• The fact this is is all in Office and specifically Excel = the killer feature.
  • Mobile BI = good, even if it’s very late.
  • Power Query = very, very, very good indeed. I love it already and I think it’s going to be as big, if not bigger than Power Pivot. Power BI is worth buying for this alone.
  • Office 365 requirement = a problem for some customers, maybe, but understandable from Microsoft’s point of view.
  • Cloud requirement = again, a problem for some, but understandable and a big advantage for SMEs who can’t afford the cost of hardware and time to configure Sharepoint on-prem. The ability to refresh in the cloud from on-prem data sources is the key feature here.
  • Power Map = OK. Useful for customers who need geographic analysis, but it’s main use is that it’s great for demos (and this should not be underestimated – all products need some wow).
  • Power View goes HTML5 = relief. The Silverlight dependency undermined its credibility no end.
  • Natural language search for data sources = potentially very useful.
  • Natural language query of those data sources = see above. I remain to be convinced.
  • Data stewardship features = I haven’t seen enough of these to be able to comment.

More blog posts worth reading on this subject:
http://www.jenunderwood.com/blog.htm#O365PowerBI
http://www.jenstirrup.com/2013/07/power-business-intelligence-for.html

UPDATE #2: even more things to add…!

You can see the video of Amir’s demo from WPC here: http://www.youtube.com/watch?v=Jsa-5LGx_IY&feature=youtu.be

Some more details (which should be accurate) from a friend of mine at the conference:

  • The Power View standalone app is still Silverlight based, it’s only the mobile app that uses HTML5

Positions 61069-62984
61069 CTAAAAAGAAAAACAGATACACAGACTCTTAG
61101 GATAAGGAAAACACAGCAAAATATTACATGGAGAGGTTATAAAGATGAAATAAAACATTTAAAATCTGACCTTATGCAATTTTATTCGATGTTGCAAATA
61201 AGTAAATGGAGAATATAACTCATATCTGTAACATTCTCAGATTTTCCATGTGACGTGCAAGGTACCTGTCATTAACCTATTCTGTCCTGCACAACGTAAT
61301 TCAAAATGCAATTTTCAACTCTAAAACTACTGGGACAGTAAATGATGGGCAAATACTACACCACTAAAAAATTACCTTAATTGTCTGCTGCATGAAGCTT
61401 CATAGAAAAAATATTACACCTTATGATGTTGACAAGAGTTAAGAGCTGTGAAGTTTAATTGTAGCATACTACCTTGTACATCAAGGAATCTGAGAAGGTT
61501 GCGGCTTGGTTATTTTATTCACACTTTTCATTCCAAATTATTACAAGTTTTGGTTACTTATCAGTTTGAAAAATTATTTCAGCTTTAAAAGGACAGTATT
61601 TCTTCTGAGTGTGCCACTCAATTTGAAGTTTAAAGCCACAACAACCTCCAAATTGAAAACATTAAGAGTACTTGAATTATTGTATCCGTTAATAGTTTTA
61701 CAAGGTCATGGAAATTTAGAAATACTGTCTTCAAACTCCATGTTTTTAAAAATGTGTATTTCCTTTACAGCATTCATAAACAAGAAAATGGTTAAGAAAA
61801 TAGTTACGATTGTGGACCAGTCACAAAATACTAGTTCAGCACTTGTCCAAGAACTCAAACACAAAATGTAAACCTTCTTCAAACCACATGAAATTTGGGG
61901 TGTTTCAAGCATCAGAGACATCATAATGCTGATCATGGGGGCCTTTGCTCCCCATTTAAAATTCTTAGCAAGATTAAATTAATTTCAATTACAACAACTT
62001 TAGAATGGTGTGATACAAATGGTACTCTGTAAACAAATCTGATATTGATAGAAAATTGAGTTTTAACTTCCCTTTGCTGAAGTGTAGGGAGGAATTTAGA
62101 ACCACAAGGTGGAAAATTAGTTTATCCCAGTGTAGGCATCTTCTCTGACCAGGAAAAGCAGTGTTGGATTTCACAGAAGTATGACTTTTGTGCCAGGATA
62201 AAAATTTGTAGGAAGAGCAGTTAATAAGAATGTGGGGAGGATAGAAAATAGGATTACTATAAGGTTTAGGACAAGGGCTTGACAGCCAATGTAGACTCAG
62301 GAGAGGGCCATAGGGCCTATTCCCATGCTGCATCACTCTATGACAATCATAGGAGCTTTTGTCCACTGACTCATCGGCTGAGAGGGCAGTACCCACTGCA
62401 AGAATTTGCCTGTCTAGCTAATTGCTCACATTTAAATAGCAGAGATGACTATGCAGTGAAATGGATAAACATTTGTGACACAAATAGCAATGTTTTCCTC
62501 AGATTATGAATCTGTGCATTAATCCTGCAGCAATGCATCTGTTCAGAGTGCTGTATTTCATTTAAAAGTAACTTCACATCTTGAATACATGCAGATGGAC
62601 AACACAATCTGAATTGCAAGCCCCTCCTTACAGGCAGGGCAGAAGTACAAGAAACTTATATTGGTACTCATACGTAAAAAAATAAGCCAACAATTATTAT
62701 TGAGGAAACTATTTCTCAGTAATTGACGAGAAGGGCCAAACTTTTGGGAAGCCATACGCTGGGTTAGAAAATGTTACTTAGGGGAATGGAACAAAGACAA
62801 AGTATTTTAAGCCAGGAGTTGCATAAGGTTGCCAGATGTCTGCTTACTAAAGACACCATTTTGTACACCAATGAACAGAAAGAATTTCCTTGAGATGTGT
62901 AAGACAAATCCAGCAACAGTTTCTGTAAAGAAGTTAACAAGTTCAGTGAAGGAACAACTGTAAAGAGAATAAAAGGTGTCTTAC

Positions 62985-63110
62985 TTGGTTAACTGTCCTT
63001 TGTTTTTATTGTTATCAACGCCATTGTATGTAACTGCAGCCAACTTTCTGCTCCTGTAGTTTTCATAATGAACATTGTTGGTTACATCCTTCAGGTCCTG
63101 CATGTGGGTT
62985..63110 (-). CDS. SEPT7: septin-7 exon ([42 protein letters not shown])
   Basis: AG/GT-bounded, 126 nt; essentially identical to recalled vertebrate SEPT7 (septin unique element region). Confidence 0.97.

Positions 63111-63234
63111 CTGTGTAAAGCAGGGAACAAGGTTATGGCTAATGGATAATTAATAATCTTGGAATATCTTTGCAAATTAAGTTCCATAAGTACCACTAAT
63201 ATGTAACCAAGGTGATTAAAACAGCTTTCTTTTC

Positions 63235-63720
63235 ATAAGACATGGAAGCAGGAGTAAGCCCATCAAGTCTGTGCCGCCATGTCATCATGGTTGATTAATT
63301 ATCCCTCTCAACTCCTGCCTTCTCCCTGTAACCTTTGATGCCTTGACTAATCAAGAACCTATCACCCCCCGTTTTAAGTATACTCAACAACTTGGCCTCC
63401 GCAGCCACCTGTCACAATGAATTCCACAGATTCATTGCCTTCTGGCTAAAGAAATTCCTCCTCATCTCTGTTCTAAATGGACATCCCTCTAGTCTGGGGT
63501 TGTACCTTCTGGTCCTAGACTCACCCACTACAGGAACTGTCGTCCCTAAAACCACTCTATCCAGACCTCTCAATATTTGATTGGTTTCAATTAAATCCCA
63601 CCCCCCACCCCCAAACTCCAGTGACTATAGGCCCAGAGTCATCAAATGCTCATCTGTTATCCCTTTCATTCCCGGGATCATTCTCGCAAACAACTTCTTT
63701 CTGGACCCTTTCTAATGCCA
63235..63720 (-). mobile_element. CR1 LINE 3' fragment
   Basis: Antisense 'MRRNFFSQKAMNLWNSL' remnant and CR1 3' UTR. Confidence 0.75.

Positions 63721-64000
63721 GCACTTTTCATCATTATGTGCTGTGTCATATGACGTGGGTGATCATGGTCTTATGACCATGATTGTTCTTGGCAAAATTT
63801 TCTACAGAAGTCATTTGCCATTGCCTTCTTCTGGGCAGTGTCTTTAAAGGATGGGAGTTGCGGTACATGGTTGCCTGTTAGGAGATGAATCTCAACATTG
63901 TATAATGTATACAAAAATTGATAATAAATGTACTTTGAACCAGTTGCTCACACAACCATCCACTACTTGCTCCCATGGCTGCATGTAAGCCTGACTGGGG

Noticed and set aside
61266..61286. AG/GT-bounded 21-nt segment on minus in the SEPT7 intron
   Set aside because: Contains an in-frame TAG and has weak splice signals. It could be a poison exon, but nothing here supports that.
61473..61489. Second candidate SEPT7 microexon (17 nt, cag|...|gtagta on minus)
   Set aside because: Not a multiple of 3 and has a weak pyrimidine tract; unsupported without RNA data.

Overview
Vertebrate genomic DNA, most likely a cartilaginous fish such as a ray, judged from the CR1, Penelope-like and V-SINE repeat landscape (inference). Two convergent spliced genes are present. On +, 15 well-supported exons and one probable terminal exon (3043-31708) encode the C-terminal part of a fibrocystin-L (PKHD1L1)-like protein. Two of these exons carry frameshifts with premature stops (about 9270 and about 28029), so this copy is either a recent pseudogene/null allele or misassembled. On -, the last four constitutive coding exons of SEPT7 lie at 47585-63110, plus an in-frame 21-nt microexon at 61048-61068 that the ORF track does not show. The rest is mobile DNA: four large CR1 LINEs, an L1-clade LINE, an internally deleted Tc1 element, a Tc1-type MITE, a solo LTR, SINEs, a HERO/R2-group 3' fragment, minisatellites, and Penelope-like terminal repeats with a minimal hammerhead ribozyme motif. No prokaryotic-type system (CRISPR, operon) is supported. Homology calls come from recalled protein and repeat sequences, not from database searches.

• Power Query queries can be shared between users via BI Sites, but the execution of these queries always takes place in desktop Excel. Queries will appear in searches when they’re published to a BI Site.
  • Excel workbooks connected to on-prem SSAS (Tabular and Multidimensional) will also be refreshable from a BI Site
  • Natural Language queries (what I think is being called “Q&A”) will also work against SSAS Tabular models. The Categorization property that’s in the Advanced tab in the PowerPivot window, and also in SSDT, is partly used to help Q&A do this.
  • External users can be given access to reports in BI Sites.
  • There will be a “Data Steward Portal” which will help you monitor who is doing what on your BI Site.
  • No comment on when this will arrive in Sharepoint on-prem. My feeling is that MS have no plans to do this at all, or maybe will only do it if a lot of people complain…?

Written by Chris Webb

July 8, 2013 at 5:10 pm

Another Look At Google BigQuery

with 12 comments

About a year ago I wrote a post looking at Google BigQuery which finished on a bum note when I ran into a limitation with the size of tables that could be used in a join. Recently I found out that that particular limitation had been lifted with the introduction of the new JOIN EACH operator, and since my account was still active and the data was still uploaded, I thought I’d see if my query could be made to run.

Just as a bit of background (if you can’t be bothered to read my previous post): the query runs on a sample data set originally created by Vertica (see here) that consists of a 1.2GB csv file with two integer columns and 86,220,856 rows. The rows represent the edges in a social network, and the aim of the query is to find the number of triangles – the number of cases where person A is connected to person B, B is connected to C and A is also connected to C. The query joins this large table to itself not once, but twice.